Carroll tells PEOPLE she's felt a lot of love since her court victory — but reminds that Trump's high status remains intact and she's still out of a job, saying, "I'm much more awake now to injustice"
The former Elle advice columnist and TV host, 79, says the verdict that found the former U.S. president liable for sexually abusing and defaming her followed a “marathon” of a trial. But ultimately, it was a “momentous achievement.”
“It was not just for me. Every woman feels vindicated. At last, a woman was believed,” Carroll tells PEOPLE. "It took years, and the greatest attorney in America, and persistence through four different courts.”
Carroll was in Boston on Wednesday to honor her attorney, Roberta “Robbie” Kaplan, as the 2023 Leadership Awardee by the Victim Rights Law Center, which provides legal representation to survivors of rape and sexual assault to help rebuild their lives.
Carroll says she credits Kaplan with giving her the strength to take on one of the most powerful men in the world.
“I didn't do it. Robbie did. I just felt strong because I had a shield and a sword in Robbie — she wields one or the other whenever she needs to do it. And I was by her side,” explains Carroll. “Robbie is the first person since he was president to make him pay for his lies. And it took a long time, and we're not done yet.”
In May, a jury ordered that Trump pay Carroll $2 million for sexual abuse and nearly $3 million for defamation. Speaking to Today following the news of the verdict, Carroll said she was “overwhelmed with joy.” But making it through the lengthy trial was no simple task.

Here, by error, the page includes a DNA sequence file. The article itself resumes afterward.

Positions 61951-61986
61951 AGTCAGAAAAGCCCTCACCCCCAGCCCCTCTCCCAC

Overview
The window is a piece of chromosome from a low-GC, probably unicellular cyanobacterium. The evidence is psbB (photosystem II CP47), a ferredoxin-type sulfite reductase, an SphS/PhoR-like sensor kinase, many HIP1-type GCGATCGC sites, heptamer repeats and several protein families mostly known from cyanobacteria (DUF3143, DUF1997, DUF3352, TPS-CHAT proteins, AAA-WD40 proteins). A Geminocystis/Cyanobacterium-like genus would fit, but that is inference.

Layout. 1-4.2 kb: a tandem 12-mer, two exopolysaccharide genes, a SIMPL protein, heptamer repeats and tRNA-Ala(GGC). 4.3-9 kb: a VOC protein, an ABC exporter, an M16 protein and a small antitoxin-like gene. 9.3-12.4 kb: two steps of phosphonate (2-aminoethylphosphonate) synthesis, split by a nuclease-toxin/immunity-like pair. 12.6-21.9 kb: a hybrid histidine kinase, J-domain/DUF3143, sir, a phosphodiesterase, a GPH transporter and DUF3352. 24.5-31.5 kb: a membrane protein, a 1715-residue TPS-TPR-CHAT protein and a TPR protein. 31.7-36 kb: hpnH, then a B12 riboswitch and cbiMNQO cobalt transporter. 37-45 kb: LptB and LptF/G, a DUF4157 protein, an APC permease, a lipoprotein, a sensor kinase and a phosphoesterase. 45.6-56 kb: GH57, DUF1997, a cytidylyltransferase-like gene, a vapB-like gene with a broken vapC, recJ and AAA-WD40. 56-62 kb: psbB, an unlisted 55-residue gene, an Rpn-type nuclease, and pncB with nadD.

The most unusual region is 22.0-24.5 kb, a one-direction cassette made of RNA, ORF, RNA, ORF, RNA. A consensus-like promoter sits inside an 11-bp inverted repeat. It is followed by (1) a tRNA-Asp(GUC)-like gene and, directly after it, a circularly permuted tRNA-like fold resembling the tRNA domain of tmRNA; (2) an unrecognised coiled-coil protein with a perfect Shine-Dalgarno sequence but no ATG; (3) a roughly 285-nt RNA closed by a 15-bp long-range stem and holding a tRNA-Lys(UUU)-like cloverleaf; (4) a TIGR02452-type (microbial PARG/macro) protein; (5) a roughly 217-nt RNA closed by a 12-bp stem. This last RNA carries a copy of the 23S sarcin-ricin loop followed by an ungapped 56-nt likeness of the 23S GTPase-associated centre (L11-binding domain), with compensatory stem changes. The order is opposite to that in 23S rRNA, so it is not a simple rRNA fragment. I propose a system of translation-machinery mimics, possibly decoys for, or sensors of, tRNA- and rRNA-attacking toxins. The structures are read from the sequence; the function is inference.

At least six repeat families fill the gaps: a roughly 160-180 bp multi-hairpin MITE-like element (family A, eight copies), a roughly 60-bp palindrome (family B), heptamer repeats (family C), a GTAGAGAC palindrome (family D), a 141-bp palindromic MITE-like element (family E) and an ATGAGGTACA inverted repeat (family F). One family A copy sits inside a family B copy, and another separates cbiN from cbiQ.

“Well, it's called a trial because it's a trial. It's a trial,” says Carroll, noting that she often couldn't sleep as proceedings dragged on. While she was “elated” to actually have her day in court, she was terrified she would say something wrong and let down her legal team. When asked if the experience made her tougher, she says it's the other way around.
“Actually, I got a thinner skin. I'm much more awake now to injustice and the hurt going on around me," she tells PEOPLE. “Unfortunately, in this culture, the man who we triumphed over in court still has a very high status. As a matter of fact, his status was raised. And I still lost my job.” (Carroll’s contract was terminated by Elle magazine.)
Carroll first went public with her allegations in 2019, alleging she was forced up against a dressing room wall, pinned in place, and raped by Trump. He subsequently said in an interview: "No. 1: She's not my type" and that he had "never met this person in my life." (The two have been photographed together, though Trump said that was an incidental moment, PEOPLE previously reported.)
Trump later tweeted that Carroll was "totally lying" about the rape, claiming she made up the allegation in order to promote the sale of her book. Carroll says she was so horrified by his statements that it led her to file suit against the former president in New York, alleging battery and defamation under the state's Adult Survivors Act, which creates a one-year lookback window for survivors of sexual abuse to file claims otherwise barred by the statute of limitations.
“He kept repeating the horrible thing, over and over and over,” she recalls, before explaining why she didn't come forward with her claims sooner. "4,000 years of culture telling you to keep your mouth shut. Don't rock the boat. And it was for a good reason: because women are rarely believed. Men always have the higher status."
Never miss a story — sign up for PEOPLE's free daily newsletter to stay up-to-date on the best of what PEOPLE has to offer.
Carroll says the response from the public has been tremendous since her victory in court, with strangers approaching her on the street to express gratitude.
“It's not just women. Men. They just say just in passing, they won't even stop," she notes. "They’ll say thank you. Then I feel really great.”
For more People news, make sure to sign up for our newsletter!
Read the original article on People.